The White House took to its blog today to beat back a criticism that liberals--specifically Howard Dean--have leveled at the Senate health care reform bill in its post-Lieberman form, having been stripped of a provision to let 55-64 year-olds buy into Medicare and, consequently, any semblance of a public option.
In an interview with ABC's George Stephanopoulos this morning, Dean called the bill "the insurance companies' dream" and "a bigger bailout for the insurance industry than AIG."
White House Communications Director Dan Pfeiffer posted this response on the White House blog this afternoon. His main points are that the insurance industry doesn't actually like the bill and that it's "hugely successful" in containing costs.
Recently, a somewhat perplexing new line of argument has emerged about health insurance reform, with some folks suggesting the Senate bill is a "dream" for insurance companies.
If that's the case, though, it must be news to them. The insurance industry has been leveraging its considerable resources in a ferocious effort to defeat this bill, including producing a report the day before the Senate Finance Committee vote that was so misleading the firm behind it had to walk away from it. And that's not surprising, because this bill will finally wrest power away from the insurance industry and put it in the hands of American consumers.• Among the many provisions to end insurer abuses, lower premiums, and hold insurance companies accountable:It's also important to remember that, while none of us are shedding any tears for the insurance industry, the primary goal of health insurance reform isn't to punish insurers - it's to give every American the ability to find affordable coverage while controlling the unsustainable cost growth in our current health care system that is crushing families and businesses. On that front, this bill is hugely successful. This bill will bring stability and security to people who have insurance and provide affordable options to those who don't. It will protect against arbitrary insurance company rules and will lower premiums for American families and businesses. And it will take a big chunk out of the national deficit.
• Insurance market reforms will prohibit abuses such as denying coverage for pre-existing conditions, charging exorbitant premiums based on gender, age, or health status, dropping coverage when people are sick, and imposing lifetime limits on benefits.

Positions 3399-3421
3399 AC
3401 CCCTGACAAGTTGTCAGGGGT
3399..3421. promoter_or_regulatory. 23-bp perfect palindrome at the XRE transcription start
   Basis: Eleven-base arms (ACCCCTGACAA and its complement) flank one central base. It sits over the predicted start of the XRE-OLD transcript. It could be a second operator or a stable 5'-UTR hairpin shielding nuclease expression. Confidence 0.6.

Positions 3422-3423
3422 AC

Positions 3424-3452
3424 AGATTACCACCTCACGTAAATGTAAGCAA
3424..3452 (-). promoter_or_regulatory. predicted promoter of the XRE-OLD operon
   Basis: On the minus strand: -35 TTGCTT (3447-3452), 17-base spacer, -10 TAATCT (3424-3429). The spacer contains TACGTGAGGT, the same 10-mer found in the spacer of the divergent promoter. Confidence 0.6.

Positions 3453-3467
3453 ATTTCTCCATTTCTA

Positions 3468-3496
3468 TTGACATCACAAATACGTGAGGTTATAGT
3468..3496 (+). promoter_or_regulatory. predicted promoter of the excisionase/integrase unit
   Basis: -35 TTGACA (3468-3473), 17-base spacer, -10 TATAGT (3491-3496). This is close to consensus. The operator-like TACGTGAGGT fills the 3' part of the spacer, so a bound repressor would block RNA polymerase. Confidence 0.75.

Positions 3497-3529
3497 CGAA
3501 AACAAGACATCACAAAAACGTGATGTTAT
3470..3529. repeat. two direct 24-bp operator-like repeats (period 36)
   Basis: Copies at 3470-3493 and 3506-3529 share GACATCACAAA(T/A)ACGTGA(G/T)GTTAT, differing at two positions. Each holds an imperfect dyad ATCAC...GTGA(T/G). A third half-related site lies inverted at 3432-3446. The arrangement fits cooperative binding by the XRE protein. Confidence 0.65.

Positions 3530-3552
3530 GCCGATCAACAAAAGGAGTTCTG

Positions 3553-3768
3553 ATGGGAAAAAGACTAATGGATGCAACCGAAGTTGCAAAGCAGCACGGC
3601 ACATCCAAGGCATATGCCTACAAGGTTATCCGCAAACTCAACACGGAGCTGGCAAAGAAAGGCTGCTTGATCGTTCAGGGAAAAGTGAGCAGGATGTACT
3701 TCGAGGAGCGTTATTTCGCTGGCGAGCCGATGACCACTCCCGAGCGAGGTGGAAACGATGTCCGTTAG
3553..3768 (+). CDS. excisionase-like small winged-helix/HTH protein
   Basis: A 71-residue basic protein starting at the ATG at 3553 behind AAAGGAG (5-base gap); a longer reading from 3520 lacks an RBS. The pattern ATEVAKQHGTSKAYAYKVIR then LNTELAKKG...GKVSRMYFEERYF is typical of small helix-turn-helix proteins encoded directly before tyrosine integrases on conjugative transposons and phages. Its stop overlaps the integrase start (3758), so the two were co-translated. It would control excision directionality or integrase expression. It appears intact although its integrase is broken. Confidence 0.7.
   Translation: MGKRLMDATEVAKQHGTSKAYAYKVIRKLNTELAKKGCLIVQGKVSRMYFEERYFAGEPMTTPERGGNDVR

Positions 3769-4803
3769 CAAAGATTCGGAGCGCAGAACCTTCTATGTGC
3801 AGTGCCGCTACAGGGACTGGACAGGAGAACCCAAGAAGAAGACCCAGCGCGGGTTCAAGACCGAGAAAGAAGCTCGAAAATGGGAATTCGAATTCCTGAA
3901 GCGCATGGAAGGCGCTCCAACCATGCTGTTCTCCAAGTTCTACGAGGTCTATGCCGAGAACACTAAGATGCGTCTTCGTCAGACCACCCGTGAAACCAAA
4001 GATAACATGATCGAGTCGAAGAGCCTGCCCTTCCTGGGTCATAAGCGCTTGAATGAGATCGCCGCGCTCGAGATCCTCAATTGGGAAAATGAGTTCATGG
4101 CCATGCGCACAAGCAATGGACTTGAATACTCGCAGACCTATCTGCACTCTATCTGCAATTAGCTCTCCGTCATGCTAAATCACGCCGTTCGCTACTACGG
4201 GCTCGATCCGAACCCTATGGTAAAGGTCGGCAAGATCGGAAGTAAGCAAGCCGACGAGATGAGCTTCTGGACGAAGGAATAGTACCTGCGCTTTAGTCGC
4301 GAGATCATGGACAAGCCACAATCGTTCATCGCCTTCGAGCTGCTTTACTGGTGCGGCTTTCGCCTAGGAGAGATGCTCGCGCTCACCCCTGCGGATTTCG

• Consumer rights will be enhanced by requiring all insurers to provide effective appeals procedures including outside, independent review of appeals
• New insurance exchanges will reduce premium increases by lowering administrative costs and increasing the leverage of individuals and small businesses in this insurance market.
• Competition will also be enhanced by providing consumers comparative information on available insurance options giving them the tools to make more informed decisions and drive competition based on value and service.
• Insurers will be held accountable for excessive overhead costs fueled by unreasonable executive compensation and profits.
• Insurers will also be required to compete against cost-effective national plans selected by the federal Office of Personnel Management.
• Wasteful taxpayer overpayments to insurance companies through private Medicare Advantage plans will be eliminated.
• A new $6.7 billion annual fee will be levied on insurance companies to ensure that they pay their fair share of coverage costs.
America's Health Insurance Plans, for its part, continues to put out press releases highlighting suggestions that current health care proposals wouldn't cut costs enough. Though, given how thoroughly the insurance industry has been demonized by reform supporters all year, it would almost behoove them to remain publicly opposed to anything they like, given that support from AHIP might mean the kiss of death for reform, reinforcing liberals' criticisms of the Senate bill.
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